Marine fungi in focus: Excellent young researcher starts Emmy Noether group at IOW
On August 01, 2020, Isabell Klawonn, Ph.D., who is specialised in microbial interactions and element fluxes in marine ecosystems, started working at the Leibniz Institute for Baltic Sea Research Warnemünde (IOW). She will establish a new research group at the institute to investigate the largely unknown role of marine fungi, aided by the prestigious Emmy Noether Programme for outstanding young researchers, which is funded by the German Research Foundation (DFG).
“We are delighted that Isabell Klawonn has chosen our institute as a host for her new research group,” says Prof. Ulrich Bathmann. “As a great talent, she enriches the scientific community at IOW and, with her highly interesting topic, she covers an important new niche in the Baltic Sea research”, says the IOW Director.
“Fungi are one of the most diverse organism groups on Earth. We know that they are widely distributed in the sea but we are still lacking crucial knowledge on their functional roles,” says Isabell Klawonn. “Therefore, the topic is still a blank area on the research map in many aspects,” says the scientist. Klawonn is particularly interested in parasitic fungi which infect phytoplankton cells, eventually leading to the demise of the phytoplankton cells. “In this vein, we assume that fungi exert strong pressure on the phytoplankton growth and the development of algal blooms. They may further lead to the release of nutrients from decaying algal cells before those algal cells sink towards the seabed,” Klawonn continues. To date, this impact on biogeochemical cycles and ecosystem functioning is poorly known and not yet quantified. “Fungi might be hidden key players in the plankton and therefore, they shall be implemented in future biogeochemical models,” the scientist concludes.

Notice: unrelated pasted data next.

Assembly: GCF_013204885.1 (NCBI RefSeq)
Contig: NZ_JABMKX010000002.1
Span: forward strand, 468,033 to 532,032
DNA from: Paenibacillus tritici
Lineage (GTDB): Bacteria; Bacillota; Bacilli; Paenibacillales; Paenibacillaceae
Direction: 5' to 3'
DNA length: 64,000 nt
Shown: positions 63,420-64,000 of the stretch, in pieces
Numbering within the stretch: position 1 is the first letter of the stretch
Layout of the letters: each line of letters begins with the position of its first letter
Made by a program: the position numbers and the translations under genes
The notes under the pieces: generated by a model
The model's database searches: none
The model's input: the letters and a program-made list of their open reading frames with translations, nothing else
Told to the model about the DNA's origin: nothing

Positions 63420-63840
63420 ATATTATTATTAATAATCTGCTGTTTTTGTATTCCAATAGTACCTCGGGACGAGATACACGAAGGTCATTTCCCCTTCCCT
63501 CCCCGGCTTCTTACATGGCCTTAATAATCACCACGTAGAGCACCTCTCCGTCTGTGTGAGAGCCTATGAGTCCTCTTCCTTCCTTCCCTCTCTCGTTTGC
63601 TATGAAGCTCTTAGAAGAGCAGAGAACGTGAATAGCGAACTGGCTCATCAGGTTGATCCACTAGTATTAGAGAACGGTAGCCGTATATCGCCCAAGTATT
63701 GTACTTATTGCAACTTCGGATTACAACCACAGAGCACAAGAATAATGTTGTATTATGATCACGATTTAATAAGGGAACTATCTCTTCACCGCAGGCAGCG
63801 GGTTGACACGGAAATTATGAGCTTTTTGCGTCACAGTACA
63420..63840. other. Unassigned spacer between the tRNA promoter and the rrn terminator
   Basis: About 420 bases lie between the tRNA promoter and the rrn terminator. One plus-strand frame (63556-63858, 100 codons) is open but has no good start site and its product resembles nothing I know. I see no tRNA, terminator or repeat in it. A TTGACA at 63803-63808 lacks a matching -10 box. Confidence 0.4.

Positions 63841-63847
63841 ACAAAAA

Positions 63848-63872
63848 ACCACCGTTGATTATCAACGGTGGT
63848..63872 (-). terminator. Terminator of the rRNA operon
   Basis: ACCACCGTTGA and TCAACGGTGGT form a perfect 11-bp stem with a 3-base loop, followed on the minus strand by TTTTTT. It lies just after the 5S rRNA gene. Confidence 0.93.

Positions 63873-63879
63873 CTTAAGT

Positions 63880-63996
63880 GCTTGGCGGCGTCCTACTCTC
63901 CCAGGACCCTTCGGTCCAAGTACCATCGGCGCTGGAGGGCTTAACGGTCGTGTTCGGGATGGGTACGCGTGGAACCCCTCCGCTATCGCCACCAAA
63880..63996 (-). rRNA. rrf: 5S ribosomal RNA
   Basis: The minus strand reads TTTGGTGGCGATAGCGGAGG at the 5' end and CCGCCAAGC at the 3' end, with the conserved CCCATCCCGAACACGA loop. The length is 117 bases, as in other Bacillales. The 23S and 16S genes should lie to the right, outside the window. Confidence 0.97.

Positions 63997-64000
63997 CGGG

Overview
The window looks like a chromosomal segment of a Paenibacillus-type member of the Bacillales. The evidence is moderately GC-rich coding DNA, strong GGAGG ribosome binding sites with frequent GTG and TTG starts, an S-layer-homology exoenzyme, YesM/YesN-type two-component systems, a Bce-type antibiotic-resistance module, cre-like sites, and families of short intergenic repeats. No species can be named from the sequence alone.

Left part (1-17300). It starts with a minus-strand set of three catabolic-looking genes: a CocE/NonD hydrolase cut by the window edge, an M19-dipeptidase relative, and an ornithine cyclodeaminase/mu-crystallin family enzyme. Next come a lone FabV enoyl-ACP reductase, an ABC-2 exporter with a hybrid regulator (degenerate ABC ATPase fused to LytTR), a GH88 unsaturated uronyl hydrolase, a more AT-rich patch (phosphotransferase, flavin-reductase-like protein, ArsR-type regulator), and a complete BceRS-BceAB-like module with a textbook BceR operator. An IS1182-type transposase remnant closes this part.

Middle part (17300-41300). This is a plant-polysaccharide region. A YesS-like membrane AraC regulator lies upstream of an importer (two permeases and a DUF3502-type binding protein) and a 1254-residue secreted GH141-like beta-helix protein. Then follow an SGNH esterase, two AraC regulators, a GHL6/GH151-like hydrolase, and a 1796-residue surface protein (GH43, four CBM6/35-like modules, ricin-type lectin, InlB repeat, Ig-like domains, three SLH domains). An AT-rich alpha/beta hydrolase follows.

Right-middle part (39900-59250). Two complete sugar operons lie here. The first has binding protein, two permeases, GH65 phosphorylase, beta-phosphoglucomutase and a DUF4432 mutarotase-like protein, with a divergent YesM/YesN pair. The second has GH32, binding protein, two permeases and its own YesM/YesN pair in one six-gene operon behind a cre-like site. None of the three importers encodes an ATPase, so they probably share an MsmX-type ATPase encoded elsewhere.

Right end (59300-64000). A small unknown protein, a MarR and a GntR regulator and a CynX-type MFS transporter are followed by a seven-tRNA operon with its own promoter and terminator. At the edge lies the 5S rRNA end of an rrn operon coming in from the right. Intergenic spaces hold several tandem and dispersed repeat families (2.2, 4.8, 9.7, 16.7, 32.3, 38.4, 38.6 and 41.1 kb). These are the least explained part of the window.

To take a closer look at the role of parasitic fungi, Isabell Klawonn and her junior research group will have access to new laboratory facilities at the IOW, and two doctoral and one post-doctoral position will be filled during the six-year funding period. The experimental approach of the team will include studies on both, laboratory-grown cultures and field-sampled plankton communities. During the field-sampling, the team will mainly focus on the mycoplankton in the Baltic Sea but they will also travel to other marine areas in which the IOW is conducting research, such as the Black Sea, the South China Sea and coastal waters off the Namibian coast. “In light of the potential importance of parasitic fungi, for instance, in controlling harmful algal blooms in coastal waters or marine productivity, our findings may also aid in future ecosystem management decisions.” summarises Isabell Klawonn.
Isabell Klawonn studied marine biology at the University of Rostock, with her graduation in 2010. After a short time as a research assistant at IOW, she joined Stockholm University in Sweden in 2011, studying cyanobacteria and ecosystem management in the Baltic Sea, and receiving her doctoral degree at the end of 2015. In 2016, Isabell Klawonn relocated as a postdoctoral researcher to the Leibniz Institute of Freshwater Ecology and Inland Fisheries (IGB) in Berlin. At IGB, she worked with marine snow, i.e. aggregates that sink from the sunlit surface ocean to the deep sea. During this time, she also, for the first time, came across the topic of aquatic fungi. In summer 2019, Isabell Klawonn joined Stanford University in the USA as a postdoctoral researcher, to elaborate on the interactions between phytoplankton, fungi and bacteria before she joined the IOW in 2020.
The DFG’s Emmy Noether Programme offers outstanding young researchers the opportunity to qualify for a university professorship over six years. The programme is targeting researchers at an early stage of their scientific career, such as postdocs and temporary junior professors. The DFG programme is named after the German mathematician Emmy Noether, who made fundamental contributions to abstract algebra and theoretical physics. At the beginning of the 20th century, she was one of the first women in Germany to receive a doctorate and later, after considerable opposition, she was the first woman to habilitate as a professor in mathematics.
The IOW is a member of the Leibniz Association that connects 96 independent research institutions that range in focus from natural, engineering and environmental sciences to economics, spatial and social sciences and the humanities. The institutes are jointly financed at the state and national levels. The Leibniz Institutes employ a total of 20,000 people, of whom 10,000 are scientists. The total budget of the institutes is 1.9 billion Euros. www.leibniz-association.eu
Contact for scientific information:
Dr. Isabell Klawonn: Tel.: +49 381 – 5197 212 | email@example.com